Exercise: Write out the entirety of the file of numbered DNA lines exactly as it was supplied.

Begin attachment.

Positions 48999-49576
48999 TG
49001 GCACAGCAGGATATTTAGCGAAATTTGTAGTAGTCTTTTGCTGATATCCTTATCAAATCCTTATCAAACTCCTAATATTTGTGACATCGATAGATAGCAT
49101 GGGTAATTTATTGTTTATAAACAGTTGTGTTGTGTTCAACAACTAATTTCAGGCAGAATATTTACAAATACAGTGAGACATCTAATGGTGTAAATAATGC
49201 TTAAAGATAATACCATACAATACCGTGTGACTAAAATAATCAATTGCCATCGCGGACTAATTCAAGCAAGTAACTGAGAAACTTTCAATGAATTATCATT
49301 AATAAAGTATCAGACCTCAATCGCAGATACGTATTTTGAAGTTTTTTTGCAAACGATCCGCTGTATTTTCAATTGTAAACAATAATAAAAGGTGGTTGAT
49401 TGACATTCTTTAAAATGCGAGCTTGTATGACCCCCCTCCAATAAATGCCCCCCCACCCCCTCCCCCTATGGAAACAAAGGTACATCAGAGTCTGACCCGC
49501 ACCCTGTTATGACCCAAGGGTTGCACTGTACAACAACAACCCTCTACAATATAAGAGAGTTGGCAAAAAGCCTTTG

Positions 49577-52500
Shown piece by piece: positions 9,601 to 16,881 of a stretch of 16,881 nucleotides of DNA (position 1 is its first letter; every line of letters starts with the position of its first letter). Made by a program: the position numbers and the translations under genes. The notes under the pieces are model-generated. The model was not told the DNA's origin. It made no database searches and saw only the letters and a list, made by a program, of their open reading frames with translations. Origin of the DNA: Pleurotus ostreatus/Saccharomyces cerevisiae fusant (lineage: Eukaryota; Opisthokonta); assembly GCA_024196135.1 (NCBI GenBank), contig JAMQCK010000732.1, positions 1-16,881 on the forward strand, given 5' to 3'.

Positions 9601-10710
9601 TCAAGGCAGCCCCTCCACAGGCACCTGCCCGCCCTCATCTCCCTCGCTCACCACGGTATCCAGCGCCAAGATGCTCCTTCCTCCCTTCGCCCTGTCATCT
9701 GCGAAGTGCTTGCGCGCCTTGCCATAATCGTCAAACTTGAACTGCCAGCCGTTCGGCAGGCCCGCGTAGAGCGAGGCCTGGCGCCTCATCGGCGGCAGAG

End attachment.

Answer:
Positions 48999-49576
48999 TG
49001 GCACAGCAGGATATTTAGCGAAATTTGTAGTAGTCTTTTGCTGATATCCTTATCAAATCCTTATCAAACTCCTAATATTTGTGACATCGATAGATAGCAT
49101 GGGTAATTTATTGTTTATAAACAGTTGTGTTGTGTTCAACAACTAATTTCAGGCAGAATATTTACAAATACAGTGAGACATCTAATGGTGTAAATAATGC
49201 TTAAAGATAATACCATACAATACCGTGTGACTAAAATAATCAATTGCCATCGCGGACTAATTCAAGCAAGTAACTGAGAAACTTTCAATGAATTATCATT
49301 AATAAAGTATCAGACCTCAATCGCAGATACGTATTTTGAAGTTTTTTTGCAAACGATCCGCTGTATTTTCAATTGTAAACAATAATAAAAGGTGGTTGAT
49401 TGACATTCTTTAAAATGCGAGCTTGTATGACCCCCCTCCAATAAATGCCCCCCCACCCCCTCCCCCTATGGAAACAAAGGTACATCAGAGTCTGACCCGC
49501 ACCCTGTTATGACCCAAGGGTTGCACTGTACAACAACAACCCTCTACAATATAAGAGAGTTGGCAAAAAGCCTTTG

Positions 49577-52500
Shown piece by piece: positions 9,601 to 16,881 of a stretch of 16,881 nucleotides of DNA (position 1 is its first letter; every line of letters starts with the position of its first letter). Made by a program: the position numbers and the translations under genes. The notes under the pieces are model-generated. The model was not told the DNA's origin. It made no database searches and saw only the letters and a list, made by a program, of their open reading frames with translations. Origin of the DNA: Pleurotus ostreatus/Saccharomyces cerevisiae fusant (lineage: Eukaryota; Opisthokonta); assembly GCA_024196135.1 (NCBI GenBank), contig JAMQCK010000732.1, positions 1-16,881 on the forward strand, given 5' to 3'.

Positions 9601-10710
9601 TCAAGGCAGCCCCTCCACAGGCACCTGCCCGCCCTCATCTCCCTCGCTCACCACGGTATCCAGCGCCAAGATGCTCCTTCCTCCCTTCGCCCTGTCATCT
9701 GCGAAGTGCTTGCGCGCCTTGCCATAATCGTCAAACTTGAACTGCCAGCCGTTCGGCAGGCCCGCGTAGAGCGAGGCCTGGCGCCTCATCGGCGGCAGAG